Lebanon presents a serious case of the devastating impact of mines/ERW (including unexploded sub-munitions). The Lebanon mine action problem can be divided into three phases. The first phase dates back prior to 1975, the year the civil war (1975-1990) began during which two Israeli Invasions (1978, 1982) occurred. The Lebanese territories were littered up with no less than 100,000 mines and an alarmingly large number of unexploded ordnances were implanted. The second phase began in 2000 when Israeli Enemy withdrew from South Lebanon after 12-year occupation leaving more than 550,000 anti-personnel and anti-tank mines in the South and Western Bekaa. In mid-2006, planning and optimism to achieve an impact free state came to an abrupt end in July 2006 when Israeli Enemy bombarded the South of Lebanon with more than 4 million cluster munitions, contaminating approximately 54.9 square kilometers of land and affecting over 1 million people (one third of the population). With Cluster sub-munition contamination, Lebanon entered the third phase in its history of mines/ERW (including unexploded sub-munitions). The estimated one million cluster munitions that did not detonate are causing thus an ongoing threat to civilians, denying access to agricultural land and remaining a constant reminder of war.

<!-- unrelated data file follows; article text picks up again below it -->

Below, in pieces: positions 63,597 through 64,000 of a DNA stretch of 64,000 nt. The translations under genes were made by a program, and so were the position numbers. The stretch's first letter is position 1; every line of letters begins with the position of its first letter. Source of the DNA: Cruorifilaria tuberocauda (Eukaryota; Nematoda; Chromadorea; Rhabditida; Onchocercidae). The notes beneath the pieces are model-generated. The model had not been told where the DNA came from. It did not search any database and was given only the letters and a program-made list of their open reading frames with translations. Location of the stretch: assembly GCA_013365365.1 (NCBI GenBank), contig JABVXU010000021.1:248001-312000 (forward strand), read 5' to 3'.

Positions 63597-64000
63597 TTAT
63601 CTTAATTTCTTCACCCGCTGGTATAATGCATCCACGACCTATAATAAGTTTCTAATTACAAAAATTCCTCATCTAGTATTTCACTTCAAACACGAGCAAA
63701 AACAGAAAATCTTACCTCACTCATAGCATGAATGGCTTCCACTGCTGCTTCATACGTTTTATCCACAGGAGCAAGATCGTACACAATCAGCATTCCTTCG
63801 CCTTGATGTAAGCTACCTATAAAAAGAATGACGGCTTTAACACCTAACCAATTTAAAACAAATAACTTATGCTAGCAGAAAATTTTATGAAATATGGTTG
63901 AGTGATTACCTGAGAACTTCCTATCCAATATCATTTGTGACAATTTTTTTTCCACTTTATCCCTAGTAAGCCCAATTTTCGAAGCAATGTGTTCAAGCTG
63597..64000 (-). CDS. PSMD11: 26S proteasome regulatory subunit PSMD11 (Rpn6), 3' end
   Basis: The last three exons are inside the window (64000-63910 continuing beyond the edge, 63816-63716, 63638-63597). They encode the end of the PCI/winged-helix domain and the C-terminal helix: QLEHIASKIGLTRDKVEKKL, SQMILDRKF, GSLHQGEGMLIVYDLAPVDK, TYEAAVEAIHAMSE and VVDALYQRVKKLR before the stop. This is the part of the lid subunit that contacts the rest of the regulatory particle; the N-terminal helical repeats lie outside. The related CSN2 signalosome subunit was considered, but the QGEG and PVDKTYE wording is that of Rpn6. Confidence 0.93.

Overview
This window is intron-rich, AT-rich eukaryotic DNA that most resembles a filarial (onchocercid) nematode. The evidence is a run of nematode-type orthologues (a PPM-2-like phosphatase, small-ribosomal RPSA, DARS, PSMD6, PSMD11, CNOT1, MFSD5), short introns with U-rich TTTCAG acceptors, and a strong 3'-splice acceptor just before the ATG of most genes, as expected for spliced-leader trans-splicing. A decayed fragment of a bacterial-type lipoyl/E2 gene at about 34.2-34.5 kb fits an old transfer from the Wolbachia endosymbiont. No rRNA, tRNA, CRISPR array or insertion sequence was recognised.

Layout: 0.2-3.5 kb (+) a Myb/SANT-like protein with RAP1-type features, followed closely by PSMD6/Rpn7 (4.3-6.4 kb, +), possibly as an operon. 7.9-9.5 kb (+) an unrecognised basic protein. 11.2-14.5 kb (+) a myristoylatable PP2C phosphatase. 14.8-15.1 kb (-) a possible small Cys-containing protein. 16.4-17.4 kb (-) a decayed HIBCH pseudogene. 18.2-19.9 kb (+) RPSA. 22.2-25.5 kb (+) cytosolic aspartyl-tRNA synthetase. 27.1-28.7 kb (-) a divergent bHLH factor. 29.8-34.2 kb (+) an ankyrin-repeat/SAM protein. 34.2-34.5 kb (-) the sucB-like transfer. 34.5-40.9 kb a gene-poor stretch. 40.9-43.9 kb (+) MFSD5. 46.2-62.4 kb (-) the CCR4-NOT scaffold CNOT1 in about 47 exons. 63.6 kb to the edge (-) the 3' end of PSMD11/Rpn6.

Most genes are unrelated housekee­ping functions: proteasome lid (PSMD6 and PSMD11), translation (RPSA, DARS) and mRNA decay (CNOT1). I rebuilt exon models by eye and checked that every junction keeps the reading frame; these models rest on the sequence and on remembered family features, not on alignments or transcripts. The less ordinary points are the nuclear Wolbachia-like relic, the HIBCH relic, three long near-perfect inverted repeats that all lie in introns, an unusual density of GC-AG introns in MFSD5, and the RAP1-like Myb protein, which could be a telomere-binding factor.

Scope of the problem
In Lebanon, the problem is particularly acute as the level of contamination is high with regards to its size and population density. Mines/ERW (including unexploded sub-munitions) substantially affect over one million people (one-third of the Lebanese population). Beyond the immediate dangers to life and limb, the mine problem is imposing a heavy economic burden to affected communities. It directly obstructs the socio-economic development of certain regions, water supplies, and power lines, impedes farming, reconstruction and development efforts thus reinforcing poverty and fear of movement in communities already amongst the poorest in the country.